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“The Jazz Singer 80th Anniversary Collector’s Edition” DVD From Warner Home Video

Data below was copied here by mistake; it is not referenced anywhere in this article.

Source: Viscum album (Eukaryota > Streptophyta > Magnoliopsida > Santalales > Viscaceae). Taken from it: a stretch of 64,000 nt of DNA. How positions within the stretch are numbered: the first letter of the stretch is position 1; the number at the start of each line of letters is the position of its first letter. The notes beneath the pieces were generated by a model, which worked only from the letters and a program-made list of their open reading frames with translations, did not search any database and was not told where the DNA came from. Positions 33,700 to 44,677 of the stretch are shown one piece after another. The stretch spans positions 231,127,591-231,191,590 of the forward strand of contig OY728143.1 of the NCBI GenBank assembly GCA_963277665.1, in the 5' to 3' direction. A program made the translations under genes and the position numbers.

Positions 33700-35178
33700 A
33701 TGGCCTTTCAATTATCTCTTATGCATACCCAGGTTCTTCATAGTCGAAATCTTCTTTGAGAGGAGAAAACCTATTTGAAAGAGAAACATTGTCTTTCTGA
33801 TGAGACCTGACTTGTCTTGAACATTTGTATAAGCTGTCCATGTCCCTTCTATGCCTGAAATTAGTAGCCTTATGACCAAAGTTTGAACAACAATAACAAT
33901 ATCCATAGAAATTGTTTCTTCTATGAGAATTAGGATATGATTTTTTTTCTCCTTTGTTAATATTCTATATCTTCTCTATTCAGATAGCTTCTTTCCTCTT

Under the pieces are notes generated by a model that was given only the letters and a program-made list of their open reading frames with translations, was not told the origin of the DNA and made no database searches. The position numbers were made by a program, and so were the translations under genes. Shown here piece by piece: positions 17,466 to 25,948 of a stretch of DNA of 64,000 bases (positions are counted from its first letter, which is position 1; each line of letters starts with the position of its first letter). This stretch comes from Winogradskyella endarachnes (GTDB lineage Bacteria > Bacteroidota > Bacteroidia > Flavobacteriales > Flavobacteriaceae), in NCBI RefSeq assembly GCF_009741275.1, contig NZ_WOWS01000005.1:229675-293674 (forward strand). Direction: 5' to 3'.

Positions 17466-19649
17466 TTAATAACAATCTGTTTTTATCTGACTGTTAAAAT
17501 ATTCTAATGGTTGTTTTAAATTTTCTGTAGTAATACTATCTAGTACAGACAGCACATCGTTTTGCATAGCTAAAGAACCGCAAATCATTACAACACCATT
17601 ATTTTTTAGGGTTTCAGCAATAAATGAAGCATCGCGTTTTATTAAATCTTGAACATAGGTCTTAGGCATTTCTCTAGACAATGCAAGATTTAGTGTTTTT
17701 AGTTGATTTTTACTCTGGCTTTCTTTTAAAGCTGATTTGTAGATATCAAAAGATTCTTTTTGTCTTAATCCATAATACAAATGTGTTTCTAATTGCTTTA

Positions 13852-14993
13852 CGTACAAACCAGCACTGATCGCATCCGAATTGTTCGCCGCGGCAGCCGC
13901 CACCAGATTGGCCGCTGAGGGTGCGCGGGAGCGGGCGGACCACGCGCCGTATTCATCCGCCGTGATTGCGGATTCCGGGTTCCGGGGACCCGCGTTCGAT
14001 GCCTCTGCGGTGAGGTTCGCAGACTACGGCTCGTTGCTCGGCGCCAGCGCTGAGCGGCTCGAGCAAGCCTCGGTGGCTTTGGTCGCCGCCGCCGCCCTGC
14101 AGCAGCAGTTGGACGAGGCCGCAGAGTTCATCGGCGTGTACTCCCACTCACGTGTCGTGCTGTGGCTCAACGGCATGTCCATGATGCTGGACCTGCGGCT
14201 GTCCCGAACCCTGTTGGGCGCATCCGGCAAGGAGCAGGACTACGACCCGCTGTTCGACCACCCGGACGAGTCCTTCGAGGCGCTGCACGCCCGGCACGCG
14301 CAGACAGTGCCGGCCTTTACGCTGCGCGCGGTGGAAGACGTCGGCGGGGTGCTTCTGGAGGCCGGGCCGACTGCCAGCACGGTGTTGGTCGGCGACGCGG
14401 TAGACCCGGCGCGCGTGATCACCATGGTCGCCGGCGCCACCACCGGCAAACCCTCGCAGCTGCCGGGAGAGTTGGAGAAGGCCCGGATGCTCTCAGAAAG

(July 9, 2007 - Burbank, CA) — Experience film history on October 16 when Warner Home Video (WHV) debuts on DVD the studio’s landmark motion picture, "The Jazz Singer," the first feature-length film with synchronized dialogue and musical sequences. The movie, which brought Broadway superstar Al Jolson “alive” and seemingly singing from the screen, was an immediate sensation when it opened in 1927 and created a revolution in the history of the motion picture industry. WHV proudly presents "The Jazz Singer" in a deluxe 3-disc "80th Anniversary Collector’s Edition" (at $39.92 SRP), with the film itself immaculately restored and remastered from earliest surviving nitrate film elements and original Vitaphone sound-on-disc recordings. Hours of rare, and never-before seen features include a myriad of vintage shorts and film excerpts, a 1947 radio show adaptation featuring Jolson, a commentary from film historians Ron Hutchinson (founder of The Vitaphone Project) and Vince Giordano, and a wealth of collectible memorabilia. Orders are due September 11. Disc two contains a new full-length documentary feature, "The Dawn of Sound," commissioned by Warner Home Video specifically for this very special DVD release. The 93-minute film covers the 30+ year struggle to successfully unite sound and image on motion picture screens. The fascinating narrative of failures and triumphs is propelled by insights from notable film historians as well as interviews from many talents who reveal their personal experiences of this tumultuous period in film history. The third disc includes more than four hours of extraordinary Vitaphone shorts (see more detail below), unique and historic rarities that capture performances from the era’s great entertainment legends of the era: Burns & Allen, Baby Rose Marie, Weber & Fields, Blossom Seeley and Benny Fields and many others. Said George Feltenstein, WHV’s Senior Vice President Theatrical Catalog Marketing, “Since the arrival of DVD more than ten years ago, we have had a torrent of requests for this cinematic milestone. However, we wanted to take the necessary time and care to create a unique collectible release in a special multi-disc presentation that explores the historical context. We anticipate that this will become a ‘must have’ item in any serious DVD collection, and we hope the film’s legion of fans will be pleased.” "The Jazz Singer" Background "The Jazz Singer" stars entertainment legend Al Jolson in a story that bore a few similarities to his own life story. Jolson portrays a would-be entertainer whose show-business aspirations conflict with the values of his rabbi father (Warner Oland). "The Jazz Singer" began life as a 1925 Broadway play, and was revived early in 1927, starring George Jessel. The Warner brothers offered Jessel the opportunity to reprise his stage role on the screen, but he and the studio couldn’t agree on salary. The studio then offered the part to Eddie Cantor who declined. The part was finally offered to Jolson, who was then at the height of his popularity. Jolson had broken new ground on the stage and sold millions of phonograph records. Just his name on the marquee of a Broadway theater, or on a piece of sheet music, almost always guaranteed success. He found the challenge of conquering the screen via the new VITAPHONE technology irresistible. Jolson headed to Hollywood and began work on "The Jazz Singer" at a fervent pace. Only a few months later, his labors resulted in the creation of an indelible piece of motion picture history. While a few earlier sound films had bits of dialogue, they were all shorts. The first Warner Bros. Vitaphone feature film, "Don Juan" (1926), starred John Barrymore, and was a handsomely mounted epic. It was a silent film, but one that featured a synchronized instrumental score and sound effects. Audiences and critics responded with great enthusiasm, and Don Juan was a box-office smash. Many thought its success was not so much due to the feature film, but more for the fascinating program of Vitaphone shorts that preceded the feature. Its success drove Warner Bros. to try and expand the potential of VItaphone. Like "Don Juan," "The Jazz Singer" was initially conceived as a silent feature film, with synchronized underscore and sound effects, but this film would have synchronized singing sequences built around Jolson performing as only he could. There was never any intention to have dialogue in the film, but during his first vocal performance, Jolson improvised the words: "Wait a minute, wait a minute, you ain't heard nothin' yet!" In actuality, "The Jazz Singer" contains a total of only two minutes of synchronized talking, most of it improvised, while the rest of the “dialogue” is presented through the typical standard “title cards” found in all silent movies of the era. But after Jolson uttered his now famous line, the rest was history. The movie premiered at the Warner Theater in New York City on October 6, 1927 and soon became a national phenomenon, limited only by the relatively small amount of theaters (200) who were already equipped with Vitaphone’s sound-on-disc technology (a process developed by Western Electric and Warner Bros. wherein a 16” disc was synchronized with standard 35mm projection equipment). The film was a smash everywhere it played, and led to the installation of sound equipment all over the nation. Less than 2 years later, nearly 8000 theaters were wired for sound. Fueled by Jolson’s charisma and Vitaphone, "The Jazz Singer" created the momentum for “talking pictures” that couldn’t be stopped. Silent films would soon become virtually extinct. Directed by Alan Crosland, the film co-stars Warner Oland, May McAvoy, and Eugenie Besserer Among the hit songs featured in the film are Jolson’s trademarks, “Toot-Toot-Tootsie, Goodbye”, “Dirty Hands, Dirty Face”, “My Mammy” and a then-new song composed by Irving Berlin - “Blue Skies.” The story was remade in 1952, starring Danny Thomas and Peggy Lee, and then again in 1980 with Neil Diamond and Lucie Arnaz. There was even a television version in 1959 starring Jerry Lewis. None of these subsequent iterations were anywhere as successful as Al Jolson’s history-making original from 1927. DVD Special Features Disc 1 – The Movie • All new feature digital transfer and immaculately refurbished soundtrack from restored picture elements and original Vitaphone-Sound-on-Disc recordings